The charges are sweeping. The Royal Canadian Mounted Police say that three Canadians, among them a physician, were plotting to blow up targets in Canada and funnel funds to Afghanistan to insurgents fighting against Canadian soldiers.
But even as the police arrested a fourth man on Friday in what they call Project Samosa, they resisted making public many details of what the men were accused of planning or doing. Canadian officials, including Prime Minister Stephen Harper, talked ominously, however, about the threats of terrorism the case represented.
After Khurram Syed Sher, a pathologist from London, Ontario, appeared to be formally charged in an Ottawa court, even his lawyer, Anser Farooq, said that he knew almost nothing about the specifics of the case.
Dr. Sher, whose remarkably unsuccessful tryout for “Canadian Idol”developed a following on YouTube after he was arrested Thursday, was charged with conspiracy to facilitate a terrorist offense. Misahuddin Ahmed, a 26-year-old X-ray technician, faces the same charge. In addition to the conspiracy charge, Hiva Alizadeh, 30, of Ottawa, was also charged with financing a terrorist plot and possessing explosives with intent to kill and injure. The Royal Canadian Mounted Police offered no information about the fourth person who was arrested. He was released later on Friday, theCanadian Broadcasting Corporation reported.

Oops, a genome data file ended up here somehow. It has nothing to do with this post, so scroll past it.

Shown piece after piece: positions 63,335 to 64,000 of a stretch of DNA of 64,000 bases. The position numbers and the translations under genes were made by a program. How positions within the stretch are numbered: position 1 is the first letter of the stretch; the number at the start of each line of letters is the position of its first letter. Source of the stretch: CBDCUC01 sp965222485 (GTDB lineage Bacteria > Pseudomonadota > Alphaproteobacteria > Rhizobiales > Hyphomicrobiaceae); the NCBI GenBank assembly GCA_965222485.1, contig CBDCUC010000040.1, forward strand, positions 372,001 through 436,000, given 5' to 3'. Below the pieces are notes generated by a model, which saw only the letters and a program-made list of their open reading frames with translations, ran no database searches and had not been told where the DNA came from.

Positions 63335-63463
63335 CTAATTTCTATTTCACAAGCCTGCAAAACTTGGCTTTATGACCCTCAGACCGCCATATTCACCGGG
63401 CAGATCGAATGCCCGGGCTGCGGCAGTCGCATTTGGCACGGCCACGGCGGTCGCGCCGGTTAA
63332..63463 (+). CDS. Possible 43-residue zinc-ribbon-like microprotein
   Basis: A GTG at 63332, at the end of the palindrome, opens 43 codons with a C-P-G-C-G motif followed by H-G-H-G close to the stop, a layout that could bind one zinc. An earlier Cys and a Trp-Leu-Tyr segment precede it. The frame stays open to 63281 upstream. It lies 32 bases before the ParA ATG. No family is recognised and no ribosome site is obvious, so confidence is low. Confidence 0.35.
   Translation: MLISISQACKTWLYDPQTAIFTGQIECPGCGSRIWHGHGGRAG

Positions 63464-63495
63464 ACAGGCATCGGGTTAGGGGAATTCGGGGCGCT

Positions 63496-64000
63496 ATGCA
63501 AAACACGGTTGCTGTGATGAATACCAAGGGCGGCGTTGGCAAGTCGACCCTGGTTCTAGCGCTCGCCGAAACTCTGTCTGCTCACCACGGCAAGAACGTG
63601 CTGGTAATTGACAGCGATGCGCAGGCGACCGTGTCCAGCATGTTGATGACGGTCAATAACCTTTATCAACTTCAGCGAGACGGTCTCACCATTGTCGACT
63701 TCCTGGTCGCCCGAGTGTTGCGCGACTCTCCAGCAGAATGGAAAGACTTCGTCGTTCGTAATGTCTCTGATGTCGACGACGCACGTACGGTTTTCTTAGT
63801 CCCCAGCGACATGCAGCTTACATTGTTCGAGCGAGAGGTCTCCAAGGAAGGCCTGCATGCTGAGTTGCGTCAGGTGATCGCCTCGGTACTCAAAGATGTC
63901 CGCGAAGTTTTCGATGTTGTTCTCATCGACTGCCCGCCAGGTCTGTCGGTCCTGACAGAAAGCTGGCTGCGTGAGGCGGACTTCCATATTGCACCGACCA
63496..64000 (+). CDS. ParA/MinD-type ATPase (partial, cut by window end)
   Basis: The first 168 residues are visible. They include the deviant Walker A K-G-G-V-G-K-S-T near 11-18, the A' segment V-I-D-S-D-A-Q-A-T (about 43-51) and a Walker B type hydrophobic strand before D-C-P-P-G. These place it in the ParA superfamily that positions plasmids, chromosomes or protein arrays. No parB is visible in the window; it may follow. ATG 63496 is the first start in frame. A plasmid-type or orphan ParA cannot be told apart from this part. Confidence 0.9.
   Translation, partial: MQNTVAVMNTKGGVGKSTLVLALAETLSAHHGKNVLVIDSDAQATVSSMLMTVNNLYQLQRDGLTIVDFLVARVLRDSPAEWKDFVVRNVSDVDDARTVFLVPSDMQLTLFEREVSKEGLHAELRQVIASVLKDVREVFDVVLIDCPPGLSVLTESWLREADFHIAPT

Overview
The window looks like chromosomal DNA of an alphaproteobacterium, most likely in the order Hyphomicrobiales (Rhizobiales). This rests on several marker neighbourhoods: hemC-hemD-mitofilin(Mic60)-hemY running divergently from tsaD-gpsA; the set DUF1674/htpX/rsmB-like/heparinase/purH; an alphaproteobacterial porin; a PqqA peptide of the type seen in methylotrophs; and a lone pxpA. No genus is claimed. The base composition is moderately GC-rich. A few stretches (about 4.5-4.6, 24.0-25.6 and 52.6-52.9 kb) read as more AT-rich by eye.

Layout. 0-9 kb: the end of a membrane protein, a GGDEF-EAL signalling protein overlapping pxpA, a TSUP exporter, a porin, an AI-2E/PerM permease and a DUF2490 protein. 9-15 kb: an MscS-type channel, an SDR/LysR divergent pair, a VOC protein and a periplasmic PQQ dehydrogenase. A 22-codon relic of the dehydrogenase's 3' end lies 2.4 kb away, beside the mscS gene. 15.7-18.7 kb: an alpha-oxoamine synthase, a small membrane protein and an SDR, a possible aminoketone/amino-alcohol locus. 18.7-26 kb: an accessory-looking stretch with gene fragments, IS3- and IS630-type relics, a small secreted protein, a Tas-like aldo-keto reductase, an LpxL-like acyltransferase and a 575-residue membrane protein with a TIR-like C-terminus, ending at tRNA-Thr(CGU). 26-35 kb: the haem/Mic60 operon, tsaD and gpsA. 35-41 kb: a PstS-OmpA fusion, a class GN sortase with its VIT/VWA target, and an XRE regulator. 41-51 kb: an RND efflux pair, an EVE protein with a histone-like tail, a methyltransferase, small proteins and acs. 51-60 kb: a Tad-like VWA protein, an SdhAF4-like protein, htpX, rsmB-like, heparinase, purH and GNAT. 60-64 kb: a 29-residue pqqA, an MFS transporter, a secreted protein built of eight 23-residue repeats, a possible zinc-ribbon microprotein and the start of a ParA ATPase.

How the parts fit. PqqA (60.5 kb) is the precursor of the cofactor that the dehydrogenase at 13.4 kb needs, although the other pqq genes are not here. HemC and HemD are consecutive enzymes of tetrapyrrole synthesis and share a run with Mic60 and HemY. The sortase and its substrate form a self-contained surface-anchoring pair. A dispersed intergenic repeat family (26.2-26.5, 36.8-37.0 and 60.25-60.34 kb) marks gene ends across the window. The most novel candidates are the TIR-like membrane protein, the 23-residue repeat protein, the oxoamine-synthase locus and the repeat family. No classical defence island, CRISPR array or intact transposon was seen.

“This group posed a real and serious threat to the citizens of the national capital region and Canada’s national security,” Chief Superintendent Serge Therriault of the Royal Canadian Mounted Police said at a news conference.
The police have emphasized that the group, which they have had under surveillance since September 2009, was some months away from initiating any sort of action. The arrests were made this week, they said, to prevent one of the three men from traveling to deliver funds to insurgents in Afghanistan.
The police did reveal, however, that they seized about 50 circuit boards that could be used to remotely detonate bombs. Under criminal law, such circuitry is deemed to be an explosive.
If, as the police charge, these men were involved in a terrorist plot, they fit a different profile from that of the 18 men arrested in Toronto in 2006. That group was filled with young, disaffected men.
Both Dr. Sher, who was a pathologist, and Mr. Ahmed are married, have children and led middle-class lifestyles. Neither was known for espousing radical Islamist views. Less is known about Mr. Alizadeh who was born in Iran and recently moved to Ottawa from Winnipeg, Manitoba.
Only 11 of the 18 people arrested in 2008 were convicted. It also became apparent during trials that much of that group’s activity was pushed along by well-paid police informants.
Because of that, Alex Neve, the secretary general of Amnesty International in Canada, cautioned against drawing too many conclusions from the recent arrests.
“The main lesson here is that there can easily be a great deal of hysteria,” Mr. Neve said. “But there have been previous cases that have collapsed or proved not to be as advertised.